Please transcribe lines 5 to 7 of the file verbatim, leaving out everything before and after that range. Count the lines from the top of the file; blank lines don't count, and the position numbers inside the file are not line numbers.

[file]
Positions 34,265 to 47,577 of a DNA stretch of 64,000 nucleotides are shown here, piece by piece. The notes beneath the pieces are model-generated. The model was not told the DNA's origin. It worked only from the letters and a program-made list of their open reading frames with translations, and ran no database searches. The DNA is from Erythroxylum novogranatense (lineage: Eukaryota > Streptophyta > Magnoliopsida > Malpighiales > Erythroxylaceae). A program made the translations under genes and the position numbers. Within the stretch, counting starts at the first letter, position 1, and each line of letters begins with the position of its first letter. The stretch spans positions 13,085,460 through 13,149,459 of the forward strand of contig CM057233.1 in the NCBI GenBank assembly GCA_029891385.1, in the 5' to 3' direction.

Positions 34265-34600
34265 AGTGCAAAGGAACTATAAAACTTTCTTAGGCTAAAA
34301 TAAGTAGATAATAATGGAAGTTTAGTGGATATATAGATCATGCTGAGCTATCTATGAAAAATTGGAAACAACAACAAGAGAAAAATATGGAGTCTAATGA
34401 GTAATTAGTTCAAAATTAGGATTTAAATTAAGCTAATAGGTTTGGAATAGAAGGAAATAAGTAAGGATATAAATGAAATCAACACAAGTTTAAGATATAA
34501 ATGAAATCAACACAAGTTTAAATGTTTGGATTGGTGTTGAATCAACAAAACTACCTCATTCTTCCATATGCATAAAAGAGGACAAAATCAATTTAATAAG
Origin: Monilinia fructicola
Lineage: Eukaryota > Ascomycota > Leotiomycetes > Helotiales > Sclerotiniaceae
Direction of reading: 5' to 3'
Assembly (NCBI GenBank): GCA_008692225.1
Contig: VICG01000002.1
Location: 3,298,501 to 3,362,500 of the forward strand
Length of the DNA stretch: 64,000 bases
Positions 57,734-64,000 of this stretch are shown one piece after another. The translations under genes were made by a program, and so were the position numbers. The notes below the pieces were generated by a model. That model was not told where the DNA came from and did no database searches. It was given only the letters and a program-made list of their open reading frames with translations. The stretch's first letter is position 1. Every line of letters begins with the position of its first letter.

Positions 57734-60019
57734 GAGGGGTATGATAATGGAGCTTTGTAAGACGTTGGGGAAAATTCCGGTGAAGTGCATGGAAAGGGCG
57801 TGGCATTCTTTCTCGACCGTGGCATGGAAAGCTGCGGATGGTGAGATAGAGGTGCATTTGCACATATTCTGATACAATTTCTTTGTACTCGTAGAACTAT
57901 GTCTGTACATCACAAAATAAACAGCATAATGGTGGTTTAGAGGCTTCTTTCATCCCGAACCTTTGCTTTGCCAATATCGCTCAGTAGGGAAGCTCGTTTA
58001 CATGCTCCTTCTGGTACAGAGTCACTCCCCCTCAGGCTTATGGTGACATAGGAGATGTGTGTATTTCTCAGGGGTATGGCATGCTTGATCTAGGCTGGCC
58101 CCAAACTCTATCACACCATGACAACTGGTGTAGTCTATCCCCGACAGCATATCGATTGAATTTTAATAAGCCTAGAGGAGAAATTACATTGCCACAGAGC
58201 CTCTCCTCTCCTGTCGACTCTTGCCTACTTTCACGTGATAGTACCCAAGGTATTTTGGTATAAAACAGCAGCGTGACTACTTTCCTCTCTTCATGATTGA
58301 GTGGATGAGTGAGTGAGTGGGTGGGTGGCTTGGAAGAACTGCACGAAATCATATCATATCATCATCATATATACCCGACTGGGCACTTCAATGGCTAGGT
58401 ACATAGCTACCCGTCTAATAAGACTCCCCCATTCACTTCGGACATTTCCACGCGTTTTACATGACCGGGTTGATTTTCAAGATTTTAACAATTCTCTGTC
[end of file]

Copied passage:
34401 GTAATTAGTTCAAAATTAGGATTTAAATTAAGCTAATAGGTTTGGAATAGAAGGAAATAAGTAAGGATATAAATGAAATCAACACAAGTTTAAGATATAA
34501 ATGAAATCAACACAAGTTTAAATGTTTGGATTGGTGTTGAATCAACAAAACTACCTCATTCTTCCATATGCATAAAAGAGGACAAAATCAATTTAATAAG
Origin: Monilinia fructicola